By Cheryl Magness
Students in the Class of 2023 at Lutheran High School (LuHi) in Springfield, Ill., gave up any hope of a “normal” high school experience long ago.
“In March of their freshman year, COVID hit,” said LuHi Interim Principal Zachary Klug. “There was, initially, the transition to remote learning, then two years of masking, social distancing and other restrictions. With the 2022–2023 school year, it was looking like, finally, we might experience a year more like the ones we had pre-COVID. Then, this happened.”
“This” is the recent discovery that the structural integrity and long-term viability of the LuHi campus has been compromised by mine subsidence, a phenomenon in which the ground over an old coal mine shifts or sinks due to the collapse of the mine. LuHi, like many buildings in the Springfield area, was built over old coal mines. “Room-and-pillar” mining aims to avoid later collapse by maintaining columns of support in the mined area, but some degree of collapse often occurs over time.
In the case of LuHi, the initial problems didn’t, on their own, indicate anything serious: a hard-to-open door, a leaking floor pipe causing tile to buckle, and water from the athletic fields’ irrigation system backing up in the parking lot. But as the problems continued to pile up, LuHi leadership called for help identifying the cause.
At the time, Klug, then assistant principal, was on vacation, and Glenn Rollins was LuHi principal. Then Rollins accepted a call to serve The Lutheran Church—Missouri Synod (LCMS) as director of its Set Apart to Serve church work recruitment initiative, and Klug became interim principal. Upon returning from vacation in late June, Klug opened his email to discover a mountain of messages and photos about the ongoing issues on the school campus. “It was definitely not what I expected my first day back at work,” he said.
‘Case study’ in mine subsidence
Since that time, representatives from the Illinois Department of Human Resources and the Illinois Mine Subsidence Insurance Fund (IMSIF) have become regular visitors to the LuHi campus. Mine subsidence is unpredictable, ranging from small to severe changes in the ground below a structure. Sometimes the effects develop slowly, resulting in the need to monitor the structure over many months and years before mine subsidence can be conclusively determined. Other times the issues are severe and acute, resulting in a rapid diagnosis of the underlying cause. The second scenario is the one LuHi experienced.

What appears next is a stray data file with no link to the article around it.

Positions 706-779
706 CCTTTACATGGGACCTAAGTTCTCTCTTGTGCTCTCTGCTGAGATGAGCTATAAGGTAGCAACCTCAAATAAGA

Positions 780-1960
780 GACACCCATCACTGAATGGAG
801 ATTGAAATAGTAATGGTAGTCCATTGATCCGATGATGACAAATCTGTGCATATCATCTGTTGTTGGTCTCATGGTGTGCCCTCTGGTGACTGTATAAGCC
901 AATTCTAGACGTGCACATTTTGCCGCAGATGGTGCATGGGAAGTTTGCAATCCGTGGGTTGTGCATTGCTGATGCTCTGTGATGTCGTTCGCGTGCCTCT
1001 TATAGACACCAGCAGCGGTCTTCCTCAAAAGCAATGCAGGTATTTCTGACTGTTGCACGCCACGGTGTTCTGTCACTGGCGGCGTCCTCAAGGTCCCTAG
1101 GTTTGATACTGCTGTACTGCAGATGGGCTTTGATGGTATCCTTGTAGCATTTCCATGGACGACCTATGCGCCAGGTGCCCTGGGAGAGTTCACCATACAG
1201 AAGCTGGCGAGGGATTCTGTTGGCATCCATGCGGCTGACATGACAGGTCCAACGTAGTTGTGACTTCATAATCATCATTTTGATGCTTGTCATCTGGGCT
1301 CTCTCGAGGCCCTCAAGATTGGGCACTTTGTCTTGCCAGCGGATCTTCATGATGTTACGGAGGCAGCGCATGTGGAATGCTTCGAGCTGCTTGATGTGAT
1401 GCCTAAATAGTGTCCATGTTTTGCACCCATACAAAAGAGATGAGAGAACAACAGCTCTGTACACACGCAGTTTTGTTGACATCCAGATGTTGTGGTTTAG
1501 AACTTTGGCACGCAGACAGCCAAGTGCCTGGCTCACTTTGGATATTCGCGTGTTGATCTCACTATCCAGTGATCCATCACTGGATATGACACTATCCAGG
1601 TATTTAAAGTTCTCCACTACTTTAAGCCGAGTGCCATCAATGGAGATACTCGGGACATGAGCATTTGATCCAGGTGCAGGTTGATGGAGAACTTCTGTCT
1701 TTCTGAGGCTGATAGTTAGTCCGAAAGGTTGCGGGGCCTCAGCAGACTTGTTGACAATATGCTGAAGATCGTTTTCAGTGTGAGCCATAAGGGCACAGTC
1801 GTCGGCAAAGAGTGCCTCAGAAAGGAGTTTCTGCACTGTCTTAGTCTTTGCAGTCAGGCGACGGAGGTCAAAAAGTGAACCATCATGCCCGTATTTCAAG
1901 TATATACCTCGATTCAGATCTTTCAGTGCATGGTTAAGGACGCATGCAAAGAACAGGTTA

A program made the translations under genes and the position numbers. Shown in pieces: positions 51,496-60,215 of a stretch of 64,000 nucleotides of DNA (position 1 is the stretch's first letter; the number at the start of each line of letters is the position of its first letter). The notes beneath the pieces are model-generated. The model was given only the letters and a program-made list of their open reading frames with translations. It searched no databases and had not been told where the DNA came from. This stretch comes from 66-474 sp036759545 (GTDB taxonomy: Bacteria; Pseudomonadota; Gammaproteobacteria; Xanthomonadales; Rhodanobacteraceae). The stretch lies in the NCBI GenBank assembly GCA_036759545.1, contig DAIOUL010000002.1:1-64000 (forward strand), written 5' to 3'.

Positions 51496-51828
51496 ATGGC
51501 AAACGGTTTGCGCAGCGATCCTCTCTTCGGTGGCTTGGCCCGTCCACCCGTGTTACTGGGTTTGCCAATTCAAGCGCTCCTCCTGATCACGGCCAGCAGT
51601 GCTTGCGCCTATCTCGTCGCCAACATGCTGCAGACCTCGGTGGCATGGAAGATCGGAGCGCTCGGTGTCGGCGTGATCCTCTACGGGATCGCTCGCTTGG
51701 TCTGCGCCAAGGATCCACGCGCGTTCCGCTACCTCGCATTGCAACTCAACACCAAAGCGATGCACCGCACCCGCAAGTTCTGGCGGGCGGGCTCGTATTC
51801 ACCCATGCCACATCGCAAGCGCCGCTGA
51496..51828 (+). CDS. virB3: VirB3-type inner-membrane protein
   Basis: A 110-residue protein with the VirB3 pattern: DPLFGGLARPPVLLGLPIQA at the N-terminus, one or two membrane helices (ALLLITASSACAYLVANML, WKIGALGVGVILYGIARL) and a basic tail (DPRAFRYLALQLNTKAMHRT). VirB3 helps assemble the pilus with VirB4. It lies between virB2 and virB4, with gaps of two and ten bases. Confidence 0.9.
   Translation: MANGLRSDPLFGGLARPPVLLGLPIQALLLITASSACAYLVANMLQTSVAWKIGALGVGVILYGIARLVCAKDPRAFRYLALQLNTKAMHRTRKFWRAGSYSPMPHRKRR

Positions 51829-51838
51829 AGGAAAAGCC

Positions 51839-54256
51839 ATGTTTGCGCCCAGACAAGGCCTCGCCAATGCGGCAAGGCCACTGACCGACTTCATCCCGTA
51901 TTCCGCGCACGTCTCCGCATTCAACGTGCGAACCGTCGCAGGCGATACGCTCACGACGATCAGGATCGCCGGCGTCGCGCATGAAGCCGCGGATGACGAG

“IMSIF told us that we are like a case study in mine subsidence,” Klug said. “They are seeing an entire subsidence event occur in short order in one location. The ground below the school dropped 23 inches within two weeks, most of that in one day.”
The LuHi building has, so far, not been condemned or deemed unsafe, but such a pronouncement will likely come. The initial small problems have led to extreme, wide-ranging and obvious ones. Balls dropped in the middle of the gym roll to one corner. There are large gaps where floors meet walls and where walls meet other walls. Floors and ceilings slope visibly, doors don’t shut properly, windows are bowed, and water enters the building every time it rains, leaving sediment and a persistent mustiness behind.
It didn’t take long to see that LuHi would have to find another place to hold classes for the foreseeable future. The search for a temporary site led to Springfield First Church of the Nazarene. An agreement providing for LuHi to rent space from the church was reached on July 20, and classes began on Aug. 24, only a few days after the originally scheduled opening date of Aug. 18. The intervening weeks were a blur of packing, painting, moving and unpacking.
“So many people donated time and energy to make the move happen,” said Klug. “St. Paul’s Lutheran Church in Havana, Illinois, gave a donation to assist the painting of our new space. Lutheran High School in Parker, Colorado, donated 80 tables to better fit the smaller classrooms. Comfort Air in Springfield, Illinois, provided labor to hang whiteboards. Landrey Family Farms provided semi-trucks and trailers for the move.